Earthquake Effects Vocabulary


Body waves: A seismic wave that travels through the interior of the Earth and is not restricted to any boundary surface.

Earthquake: A sudden motion or trembling in the Earth caused by the abrupt release of slowly accumulated strain.

Elastic energy: The energy stored within the Earth during elastic deformation.

Epicenter: That point on the Earth's surface which is directly above the focus of an earthquake.

Fault: A surface or zone of rock fracture along which there has been displacement.

Focus: That point on a fault at which the sudden break resulting in an earthquake begins.

Plate tectonics: The Earth's surface is composed of large, semirigid sections (plates) about 50km (30 miles) thick that float across the mantle, with seismic activity and volcanism occurring primarily at the junctions of these sections.

Plates: Large, nearly rigid, but still mobile segments of blocks involved in plate tectonics, that include both crust and some part of the upper mantle.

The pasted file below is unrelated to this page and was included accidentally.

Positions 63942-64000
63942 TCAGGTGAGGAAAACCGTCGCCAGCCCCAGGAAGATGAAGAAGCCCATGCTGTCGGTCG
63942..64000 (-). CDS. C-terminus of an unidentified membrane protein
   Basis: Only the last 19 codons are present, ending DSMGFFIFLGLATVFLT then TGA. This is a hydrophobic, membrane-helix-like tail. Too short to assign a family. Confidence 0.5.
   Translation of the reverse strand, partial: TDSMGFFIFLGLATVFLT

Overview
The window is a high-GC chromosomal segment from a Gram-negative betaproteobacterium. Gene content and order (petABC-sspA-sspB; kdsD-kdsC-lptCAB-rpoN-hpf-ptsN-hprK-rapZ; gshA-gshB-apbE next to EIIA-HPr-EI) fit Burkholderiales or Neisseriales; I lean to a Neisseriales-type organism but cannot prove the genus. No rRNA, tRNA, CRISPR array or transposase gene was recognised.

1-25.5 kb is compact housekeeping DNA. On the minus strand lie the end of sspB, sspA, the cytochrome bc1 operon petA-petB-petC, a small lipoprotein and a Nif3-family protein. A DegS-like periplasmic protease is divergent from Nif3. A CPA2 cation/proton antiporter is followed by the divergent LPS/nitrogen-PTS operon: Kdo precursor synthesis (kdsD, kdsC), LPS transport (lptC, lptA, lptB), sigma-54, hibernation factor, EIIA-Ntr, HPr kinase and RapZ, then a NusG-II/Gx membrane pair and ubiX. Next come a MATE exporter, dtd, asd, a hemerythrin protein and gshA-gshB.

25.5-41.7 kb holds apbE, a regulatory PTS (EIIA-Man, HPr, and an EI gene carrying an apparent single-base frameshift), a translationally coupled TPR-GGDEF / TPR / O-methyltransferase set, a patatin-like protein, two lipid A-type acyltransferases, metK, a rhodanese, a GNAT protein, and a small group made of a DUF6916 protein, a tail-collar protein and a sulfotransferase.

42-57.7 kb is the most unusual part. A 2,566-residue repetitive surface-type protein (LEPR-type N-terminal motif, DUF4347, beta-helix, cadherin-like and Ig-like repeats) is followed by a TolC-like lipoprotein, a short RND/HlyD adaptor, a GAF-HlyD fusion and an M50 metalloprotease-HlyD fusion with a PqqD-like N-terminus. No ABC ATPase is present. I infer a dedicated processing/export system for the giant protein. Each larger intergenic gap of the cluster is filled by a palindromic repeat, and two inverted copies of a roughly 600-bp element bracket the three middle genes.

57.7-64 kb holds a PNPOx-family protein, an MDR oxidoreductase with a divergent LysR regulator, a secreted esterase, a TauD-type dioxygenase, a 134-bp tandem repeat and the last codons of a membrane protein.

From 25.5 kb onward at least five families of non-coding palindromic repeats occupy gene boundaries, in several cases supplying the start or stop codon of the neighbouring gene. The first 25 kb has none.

P-waves (or primary waves): That type of seismic body wave which is propagated by alternating compression and expansion of material in the direction of propagation.

Seismic energy: The energy that is released as vibrations during an earthquake.

Seismic waves: Waves produced by an earthquake, including both body waves and surface waves.

Strike-slip fault: A fault for which the movement or slip is parallel to the strike (direction) of the fault.

Surface waves: A seismic wave that travels along the surface of the Earth.

S-waves (or secondary waves): That type of seismic body wave which is propagated by a shearing motion of material perpendicular to the direction of travel.

Tsunami: A sea wave produced by any large-scale disturbance of the sea floor, principally by a submarine earthquake or by submarine earth movement.

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